Learning to Love Nature at New York City’s Field Station
At Black Rock Forest, students learn about research from conservationists and biologists.
In 1963, the Con Edison applied to the Federal Power Commission for a license to build the plant. Two years later, the Federal Power Commission granted that license and Robert Boyle, a writer for Sports Illustrated, published an article about the havoc Con Edison's plant would wreak on local fisheries. Now, almost 50 years later, he is still shaken by the magnitude of Con Edison's vision. The plant, he says, would have been disastrous for the Hudson River and surrounding land. "It would have industrialized the river, at probably its most scenic point," he says. "It would have turned it into an industrial slum."
Boyle was not alone. The Storm King project ignited furious resistance from the local community, who turned to the U.S. Court of Appeals for the Second Circuit. By the end of 1965, Court had revoked Con Edison's license, but the legal battle dragged on for another 15 years. Meanwhile the National Environmental Policy Act (NEPA) was enacted in 1969, giving opponents of Con Edison a new legal tool in their arsenal. The National Resources Defense Council was also formed in response to the conflict and joined the fray against Con Edison. Finally, Con Edison officially gave up on the power plant in December of 1980. By then, Storm King had set a precedent--for the first time, locals had a voice in environmental decisions in their community. Storm King was the catalyst for environmental law in United States, and for federal lawsuits to consider both environmental impacts and economic interests.
Meanwhile, Harvard had backed down on the sale of Black Rock Forest due to public pressure and guidance from William T. Golden, who had served as the Science Adviser to Harry S. Truman and as the chair of the American Museum of Natural History (he also happened to be a Harvard alumnus.) Golden purchased the land and set up the Black Rock Forest Consortium in 1989.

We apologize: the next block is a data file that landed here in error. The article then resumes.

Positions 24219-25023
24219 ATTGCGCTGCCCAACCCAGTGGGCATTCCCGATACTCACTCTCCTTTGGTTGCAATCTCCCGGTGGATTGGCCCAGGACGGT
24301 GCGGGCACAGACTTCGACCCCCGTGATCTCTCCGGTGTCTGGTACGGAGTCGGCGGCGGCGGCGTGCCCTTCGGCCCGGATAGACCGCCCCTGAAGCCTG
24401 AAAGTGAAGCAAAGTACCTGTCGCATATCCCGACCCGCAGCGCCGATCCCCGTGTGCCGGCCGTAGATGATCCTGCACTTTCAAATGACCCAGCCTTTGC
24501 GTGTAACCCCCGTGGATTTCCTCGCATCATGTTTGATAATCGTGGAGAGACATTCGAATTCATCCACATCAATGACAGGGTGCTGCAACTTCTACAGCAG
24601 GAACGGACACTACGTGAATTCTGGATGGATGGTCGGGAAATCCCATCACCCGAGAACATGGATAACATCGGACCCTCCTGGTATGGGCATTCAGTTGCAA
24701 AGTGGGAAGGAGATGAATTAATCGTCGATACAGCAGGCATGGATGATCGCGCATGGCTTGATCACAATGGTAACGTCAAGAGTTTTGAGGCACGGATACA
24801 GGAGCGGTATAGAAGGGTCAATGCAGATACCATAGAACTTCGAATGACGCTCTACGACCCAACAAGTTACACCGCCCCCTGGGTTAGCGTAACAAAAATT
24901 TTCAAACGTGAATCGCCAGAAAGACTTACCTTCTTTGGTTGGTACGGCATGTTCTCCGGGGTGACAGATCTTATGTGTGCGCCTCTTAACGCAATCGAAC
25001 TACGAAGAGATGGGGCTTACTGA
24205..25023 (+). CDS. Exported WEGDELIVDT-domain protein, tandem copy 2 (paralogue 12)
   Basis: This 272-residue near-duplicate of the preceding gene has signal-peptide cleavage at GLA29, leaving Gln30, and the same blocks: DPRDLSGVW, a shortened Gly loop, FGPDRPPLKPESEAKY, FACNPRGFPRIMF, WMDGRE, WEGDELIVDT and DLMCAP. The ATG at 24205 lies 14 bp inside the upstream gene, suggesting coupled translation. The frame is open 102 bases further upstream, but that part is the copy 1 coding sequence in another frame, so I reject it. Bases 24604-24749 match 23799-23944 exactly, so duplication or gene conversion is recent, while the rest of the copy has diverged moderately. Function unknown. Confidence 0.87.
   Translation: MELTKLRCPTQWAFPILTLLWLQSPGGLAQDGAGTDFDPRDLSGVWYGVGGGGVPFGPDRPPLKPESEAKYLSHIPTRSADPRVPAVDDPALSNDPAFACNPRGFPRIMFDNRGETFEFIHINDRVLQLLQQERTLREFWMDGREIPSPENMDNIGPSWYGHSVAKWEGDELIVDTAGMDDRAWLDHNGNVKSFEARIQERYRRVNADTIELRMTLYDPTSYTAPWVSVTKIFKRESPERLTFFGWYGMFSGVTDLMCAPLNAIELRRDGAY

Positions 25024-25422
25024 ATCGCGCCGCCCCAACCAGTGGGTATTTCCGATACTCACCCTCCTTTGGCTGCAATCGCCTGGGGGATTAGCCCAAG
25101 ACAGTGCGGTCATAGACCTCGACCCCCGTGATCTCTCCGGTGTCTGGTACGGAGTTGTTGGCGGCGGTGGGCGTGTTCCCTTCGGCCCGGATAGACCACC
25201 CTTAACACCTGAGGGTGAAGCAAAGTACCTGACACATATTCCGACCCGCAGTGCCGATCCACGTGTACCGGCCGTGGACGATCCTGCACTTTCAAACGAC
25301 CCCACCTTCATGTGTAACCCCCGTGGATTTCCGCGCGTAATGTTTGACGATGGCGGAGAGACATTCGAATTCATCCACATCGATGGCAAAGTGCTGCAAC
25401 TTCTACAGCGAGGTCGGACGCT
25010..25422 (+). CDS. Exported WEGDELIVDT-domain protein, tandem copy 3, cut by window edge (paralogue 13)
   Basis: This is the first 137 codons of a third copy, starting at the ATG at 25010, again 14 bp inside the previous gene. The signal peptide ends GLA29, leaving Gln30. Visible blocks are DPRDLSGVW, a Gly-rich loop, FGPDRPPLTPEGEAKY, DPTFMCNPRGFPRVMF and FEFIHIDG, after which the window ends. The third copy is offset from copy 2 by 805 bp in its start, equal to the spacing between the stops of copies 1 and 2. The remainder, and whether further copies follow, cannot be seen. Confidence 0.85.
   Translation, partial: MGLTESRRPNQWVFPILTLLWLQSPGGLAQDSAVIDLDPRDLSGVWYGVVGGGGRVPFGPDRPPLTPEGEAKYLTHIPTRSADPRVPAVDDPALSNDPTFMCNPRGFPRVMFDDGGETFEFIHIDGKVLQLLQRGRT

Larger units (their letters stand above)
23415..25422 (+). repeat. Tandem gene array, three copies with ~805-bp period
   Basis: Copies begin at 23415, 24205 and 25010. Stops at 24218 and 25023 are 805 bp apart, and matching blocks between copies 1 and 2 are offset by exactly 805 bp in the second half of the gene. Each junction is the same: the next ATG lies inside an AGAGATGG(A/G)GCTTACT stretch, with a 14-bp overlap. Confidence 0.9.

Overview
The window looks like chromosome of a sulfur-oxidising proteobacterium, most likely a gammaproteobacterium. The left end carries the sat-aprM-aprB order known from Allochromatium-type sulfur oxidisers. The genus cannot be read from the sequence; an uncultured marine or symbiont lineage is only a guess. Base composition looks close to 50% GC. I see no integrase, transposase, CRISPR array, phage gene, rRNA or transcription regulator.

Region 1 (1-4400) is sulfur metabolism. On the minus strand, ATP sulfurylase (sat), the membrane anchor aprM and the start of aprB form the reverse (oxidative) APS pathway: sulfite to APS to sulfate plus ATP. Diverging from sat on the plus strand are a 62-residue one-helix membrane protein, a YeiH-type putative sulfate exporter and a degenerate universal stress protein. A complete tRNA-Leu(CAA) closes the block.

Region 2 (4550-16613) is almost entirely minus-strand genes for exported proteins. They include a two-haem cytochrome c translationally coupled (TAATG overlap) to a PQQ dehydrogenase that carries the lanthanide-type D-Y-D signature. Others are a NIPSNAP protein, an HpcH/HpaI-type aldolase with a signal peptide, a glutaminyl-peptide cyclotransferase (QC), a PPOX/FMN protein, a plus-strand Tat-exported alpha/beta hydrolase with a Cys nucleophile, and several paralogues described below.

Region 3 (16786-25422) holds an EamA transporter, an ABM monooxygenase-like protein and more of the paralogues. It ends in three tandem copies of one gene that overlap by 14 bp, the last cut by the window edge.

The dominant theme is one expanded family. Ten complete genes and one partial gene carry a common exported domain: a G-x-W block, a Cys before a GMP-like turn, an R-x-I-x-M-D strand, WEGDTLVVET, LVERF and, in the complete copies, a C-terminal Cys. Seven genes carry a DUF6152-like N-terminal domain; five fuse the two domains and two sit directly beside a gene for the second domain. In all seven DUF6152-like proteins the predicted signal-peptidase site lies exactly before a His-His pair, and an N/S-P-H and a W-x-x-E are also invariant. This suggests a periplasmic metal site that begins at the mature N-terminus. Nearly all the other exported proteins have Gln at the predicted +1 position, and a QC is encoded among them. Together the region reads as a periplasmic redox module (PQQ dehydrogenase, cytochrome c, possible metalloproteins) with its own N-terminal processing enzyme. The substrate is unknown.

His vision was to create a field station for New York City, says Executive Director William Schuster. He felt "this should be the place where people go to, to see what the ecology of the New York area is like."
Although the Consortium conducts research and conservation work, "Education is really our biggest program area," Schuster says. Thousands of kids visit every year, most of whom attend member schools in the Hudson Valley and New York City. The summer science classes, however, are open to the public. The program runs in July and August, and offers week-long daytime and sleep-away courses for grades 7-12, including need-based scholarships.
Before coming to camp at Black Rock Forest, some of the students I meet felt more comfortable with nature than others. For the students in Maenza-Gmelch's "Biodiversity Blitz" course (which takes its name from an intense kind of field survey in which participants attempt to identify as many species in an area as possible in a short period of time), the rattlesnake on Black Rock Mountain is a welcome treat, but they are already motivated. Along the hike to the mountaintop, they listen to the smatterings of birdsong at 100 meter intervals, penciling in the species they identify (with their teacher's help) during five minute point counts. One student offers me her binoculars to get a closer look at some tufted titmice. Another becomes anxious that Maenza-Gmelch is compromising the integrity of the count by answering a question while they are listening for birdsong. "We can't hear the birds," he admonishes us.
Meanwhile, downhill, the "Surveying Turtles" class (led by Antonia Florio, a PhD from the American Museum of Natural History) is plunging into chest-high lake water to retrieve netted traps. The students, who have just met two days ago, call back and forth with easy familiarity--
"It's a catfish!" one student says, peering into a trap.
"We should fry it up," jokes another.
The turtles they are searching for are the focus of an ongoing project on population demographics. The students take measurements on the turtles' shells, age, and location, and scan them for identification tags. Most of the turtles they dredge up are small and easily handled, like the painted turtles that are distinguished by yellow and red streaks along their necks and limbs.
It turns out that this class, like the students of "Biodiversity Blitz," is in for a treat today: an enormous snapping turtle, muddy brown and writhing as it is pulled from its trap. Their instructors stow it in a plastic bin to await measuring. Eager as they are get a glimpse, the students dutifully move away from the ancient-looking creature to enter data on several much smaller painted turtles it was sharing the trap with.
And yet, despite the draw of snakes and snapping turtles, neither "Biodiversity Blitz" nor "Surveying Turtles" are even the camp's most popular classes. That honor belongs to New York University grad student Danielle Bunch's "Flying High Ornithology" class.
"It was a surprise," says Emily Cunningham, the Director of External Relations. "We thought all the topics were pretty intriguing. But the kids chose birds."
Black Rock Forest offers "Flying High Ornithology" for two of its week-long sessions. The class I observe was entirely booked by the Summer Youth in Science, Technology, Engineering, and Math (SYSTEM) program, which serves high school students from New York City.